Personally I think it's insecure that Level3 (which now controls it) allows it to continue to resolve for clients outside of it's network... but that doesn't stop me from using it

Dan Farrell dannosite.com

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    beat me by seconds. Having said that, I've been in I.T. for over 15 years and this is the first I'd heard of pinging
    – GregD
    Commented Apr 15, 2010 at 17:44
  • I'm pretty sure I was pinging it before 1998 :-)
    – gnavi
    Commented Apr 15, 2010 at 17:52
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    Even though Dan Farrell takes credit for spreading it around, he certainly didn't register it and there is some question as to if he is really the source. We'll probably never know. Even the comment immediately after Dan's on the tomshardware link is disputing it. Commented Apr 15, 2010 at 17:53
  • At one point in it's history, when I was trying to figure out what it was, or .4 reverse-resolved to dont-steal-dns-service.gte.net (or something similar to that)
    – Jason
    Commented Apr 15, 2010 at 19:17
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    That story sounds made up. Why would a manager of a NOC pick an IP at random ( to use as their test of whether their NOC had connectivity? And secondly, after it failed and freaked him out why would he switch to another random IP (
    – ITGuy24
    Commented Apr 15, 2010 at 20:44

I generally use which is a public google dns server, even better to remember but not as old as, details HERE

  • This is not what the poster asked for. Commented Mar 9, 2020 at 17:35

If I have DNS resolution, I always ping Google.com since their DNS entries will send me to something near me that is responsive and it's extremely unlikely that it will be blocked. Even stands a chance at being blocked if I walk into a client's office that had a hardcore admin who explicitly blocked some well known public services in the name of security or passive aggressive tendencies.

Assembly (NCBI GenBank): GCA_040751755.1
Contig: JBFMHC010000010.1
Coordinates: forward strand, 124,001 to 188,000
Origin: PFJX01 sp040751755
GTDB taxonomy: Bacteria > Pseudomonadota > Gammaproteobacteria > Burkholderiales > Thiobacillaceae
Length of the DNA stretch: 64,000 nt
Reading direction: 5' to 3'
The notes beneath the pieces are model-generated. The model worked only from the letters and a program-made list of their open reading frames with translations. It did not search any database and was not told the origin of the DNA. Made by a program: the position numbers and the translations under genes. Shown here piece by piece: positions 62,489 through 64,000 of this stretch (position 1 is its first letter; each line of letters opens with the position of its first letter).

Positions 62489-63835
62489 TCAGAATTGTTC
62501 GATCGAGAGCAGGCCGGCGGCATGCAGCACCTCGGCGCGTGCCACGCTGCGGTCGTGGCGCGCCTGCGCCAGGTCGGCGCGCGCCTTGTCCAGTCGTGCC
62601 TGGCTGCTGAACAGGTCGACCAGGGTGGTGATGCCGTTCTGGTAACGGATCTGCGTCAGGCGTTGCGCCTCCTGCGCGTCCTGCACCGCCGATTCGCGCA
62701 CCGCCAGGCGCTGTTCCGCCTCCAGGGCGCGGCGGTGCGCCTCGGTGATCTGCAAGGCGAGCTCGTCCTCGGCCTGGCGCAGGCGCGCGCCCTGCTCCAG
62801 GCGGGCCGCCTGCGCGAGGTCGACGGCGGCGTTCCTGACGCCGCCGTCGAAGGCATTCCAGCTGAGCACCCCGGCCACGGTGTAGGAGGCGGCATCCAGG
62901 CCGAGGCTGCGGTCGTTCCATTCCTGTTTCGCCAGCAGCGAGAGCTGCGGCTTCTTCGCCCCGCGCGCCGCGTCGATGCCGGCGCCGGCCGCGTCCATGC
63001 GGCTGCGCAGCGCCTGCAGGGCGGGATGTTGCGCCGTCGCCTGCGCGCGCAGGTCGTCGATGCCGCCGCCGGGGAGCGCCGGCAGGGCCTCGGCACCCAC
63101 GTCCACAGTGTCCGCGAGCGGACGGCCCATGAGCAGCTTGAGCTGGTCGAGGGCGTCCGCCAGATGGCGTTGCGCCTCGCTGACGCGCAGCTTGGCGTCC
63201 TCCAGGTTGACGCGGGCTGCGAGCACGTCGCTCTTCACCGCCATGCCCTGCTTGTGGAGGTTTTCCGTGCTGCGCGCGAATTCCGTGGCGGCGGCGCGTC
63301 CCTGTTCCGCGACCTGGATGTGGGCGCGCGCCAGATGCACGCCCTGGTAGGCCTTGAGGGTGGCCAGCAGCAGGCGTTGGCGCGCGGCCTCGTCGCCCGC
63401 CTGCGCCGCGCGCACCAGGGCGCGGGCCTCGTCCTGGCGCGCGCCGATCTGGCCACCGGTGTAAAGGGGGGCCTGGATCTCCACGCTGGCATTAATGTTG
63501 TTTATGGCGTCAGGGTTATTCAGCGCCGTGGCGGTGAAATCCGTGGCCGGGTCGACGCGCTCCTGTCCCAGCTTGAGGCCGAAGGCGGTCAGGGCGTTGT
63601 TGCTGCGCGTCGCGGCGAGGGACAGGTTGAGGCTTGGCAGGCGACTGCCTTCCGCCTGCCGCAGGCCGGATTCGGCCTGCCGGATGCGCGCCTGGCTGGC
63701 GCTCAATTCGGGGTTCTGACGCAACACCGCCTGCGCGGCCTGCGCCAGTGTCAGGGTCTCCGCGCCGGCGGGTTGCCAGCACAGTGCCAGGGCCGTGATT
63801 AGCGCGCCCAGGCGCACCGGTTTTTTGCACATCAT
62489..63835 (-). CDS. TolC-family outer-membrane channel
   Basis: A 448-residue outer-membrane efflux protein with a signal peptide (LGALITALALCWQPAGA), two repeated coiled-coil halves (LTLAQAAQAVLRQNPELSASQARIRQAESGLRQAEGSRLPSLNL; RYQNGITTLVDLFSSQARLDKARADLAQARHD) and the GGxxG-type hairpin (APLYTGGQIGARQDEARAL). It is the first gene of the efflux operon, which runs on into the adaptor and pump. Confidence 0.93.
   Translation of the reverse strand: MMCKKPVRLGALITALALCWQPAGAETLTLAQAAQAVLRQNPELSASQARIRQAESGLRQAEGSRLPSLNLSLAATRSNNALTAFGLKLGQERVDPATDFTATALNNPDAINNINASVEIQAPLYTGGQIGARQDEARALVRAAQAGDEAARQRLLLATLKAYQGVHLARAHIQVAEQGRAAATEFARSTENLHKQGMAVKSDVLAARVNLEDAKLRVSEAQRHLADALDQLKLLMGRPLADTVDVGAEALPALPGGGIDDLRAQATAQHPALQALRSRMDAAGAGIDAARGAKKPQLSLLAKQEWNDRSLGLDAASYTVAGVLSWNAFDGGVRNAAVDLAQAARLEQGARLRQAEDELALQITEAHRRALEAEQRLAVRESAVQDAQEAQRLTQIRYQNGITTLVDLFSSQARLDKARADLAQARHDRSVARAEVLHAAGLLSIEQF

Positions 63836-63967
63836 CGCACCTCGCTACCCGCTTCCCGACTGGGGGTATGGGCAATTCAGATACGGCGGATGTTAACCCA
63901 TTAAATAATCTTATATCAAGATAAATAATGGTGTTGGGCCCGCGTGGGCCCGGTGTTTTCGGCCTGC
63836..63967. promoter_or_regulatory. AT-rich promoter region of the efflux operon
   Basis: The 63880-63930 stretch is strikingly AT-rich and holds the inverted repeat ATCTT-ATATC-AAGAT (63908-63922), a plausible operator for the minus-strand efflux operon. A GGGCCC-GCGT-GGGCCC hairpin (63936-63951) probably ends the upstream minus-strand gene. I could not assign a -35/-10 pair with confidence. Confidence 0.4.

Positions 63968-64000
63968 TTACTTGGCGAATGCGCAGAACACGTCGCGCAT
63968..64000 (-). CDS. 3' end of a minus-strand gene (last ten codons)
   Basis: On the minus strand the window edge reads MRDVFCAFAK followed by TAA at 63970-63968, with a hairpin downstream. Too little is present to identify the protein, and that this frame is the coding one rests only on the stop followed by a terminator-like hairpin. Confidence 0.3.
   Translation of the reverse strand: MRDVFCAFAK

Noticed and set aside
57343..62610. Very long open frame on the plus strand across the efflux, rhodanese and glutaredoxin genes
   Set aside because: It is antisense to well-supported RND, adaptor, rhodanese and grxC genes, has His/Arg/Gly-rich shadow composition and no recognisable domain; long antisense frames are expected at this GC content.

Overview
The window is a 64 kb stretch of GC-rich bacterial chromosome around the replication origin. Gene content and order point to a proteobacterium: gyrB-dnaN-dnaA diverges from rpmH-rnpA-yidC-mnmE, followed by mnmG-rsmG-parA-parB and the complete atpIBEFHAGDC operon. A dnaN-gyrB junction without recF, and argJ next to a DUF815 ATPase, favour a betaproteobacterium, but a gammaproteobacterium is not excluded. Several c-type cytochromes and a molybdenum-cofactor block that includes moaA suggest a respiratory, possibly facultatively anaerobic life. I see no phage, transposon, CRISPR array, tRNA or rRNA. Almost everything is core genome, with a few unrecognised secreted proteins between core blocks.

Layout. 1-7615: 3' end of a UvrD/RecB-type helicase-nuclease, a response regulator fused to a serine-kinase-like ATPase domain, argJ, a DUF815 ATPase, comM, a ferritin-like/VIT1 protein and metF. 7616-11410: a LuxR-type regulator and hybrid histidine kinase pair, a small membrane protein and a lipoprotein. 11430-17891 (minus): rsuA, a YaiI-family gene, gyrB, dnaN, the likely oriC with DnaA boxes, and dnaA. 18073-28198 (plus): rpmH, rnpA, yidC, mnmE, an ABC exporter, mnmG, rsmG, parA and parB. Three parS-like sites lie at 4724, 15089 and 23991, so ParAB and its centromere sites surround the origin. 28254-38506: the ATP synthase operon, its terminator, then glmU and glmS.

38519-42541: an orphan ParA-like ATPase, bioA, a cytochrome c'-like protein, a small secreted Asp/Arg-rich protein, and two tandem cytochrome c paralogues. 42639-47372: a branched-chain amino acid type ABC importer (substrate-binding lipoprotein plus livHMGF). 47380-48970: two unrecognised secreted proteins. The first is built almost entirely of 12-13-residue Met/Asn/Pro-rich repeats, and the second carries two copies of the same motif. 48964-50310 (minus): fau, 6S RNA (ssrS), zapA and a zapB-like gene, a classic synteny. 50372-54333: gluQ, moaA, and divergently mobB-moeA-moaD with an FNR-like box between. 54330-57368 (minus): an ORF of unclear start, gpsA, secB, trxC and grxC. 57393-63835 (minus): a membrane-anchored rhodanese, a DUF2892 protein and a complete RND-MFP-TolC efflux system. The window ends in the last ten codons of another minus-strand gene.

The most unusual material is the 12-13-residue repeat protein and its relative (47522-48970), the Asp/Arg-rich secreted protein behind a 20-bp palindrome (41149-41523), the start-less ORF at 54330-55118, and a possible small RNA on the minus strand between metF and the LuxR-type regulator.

If I don't have DNS resolution, I tend to ping or (and hope there was no previously entrenched hardcore admin who blocked those at the gateway). Those are OpenDNS's two IP addresses. Not the easiest to remember, however they're worth remembering (since I use OpenDNS on everything that resolves internet names) so once you've memorized them it's a simple act of mind-muscle memory to type it.

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    The problem with opendns is it will resolve unknown addresses to its own servers and send you to their BS search site. Very annoying if you're troubleshooting a DNS resolution issue.
    – einstiien
    Commented Apr 15, 2010 at 19:06
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    I tend to use google.com too. The 6to4 relay anycast address ( would be a good candidate for a ping test, since it will be on your provider's network if they have a 6to4 relay, or at least nearby. Commented Apr 15, 2010 at 20:21
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    @einstiien: Very true. That's how they make most of their cash. so I usually ditch using their servers on the particular client that I'm using to track down DNS issues.
    – Wesley
    Commented Apr 16, 2010 at 0:27
  • This is not what the poster asked for. Commented Mar 9, 2020 at 17:37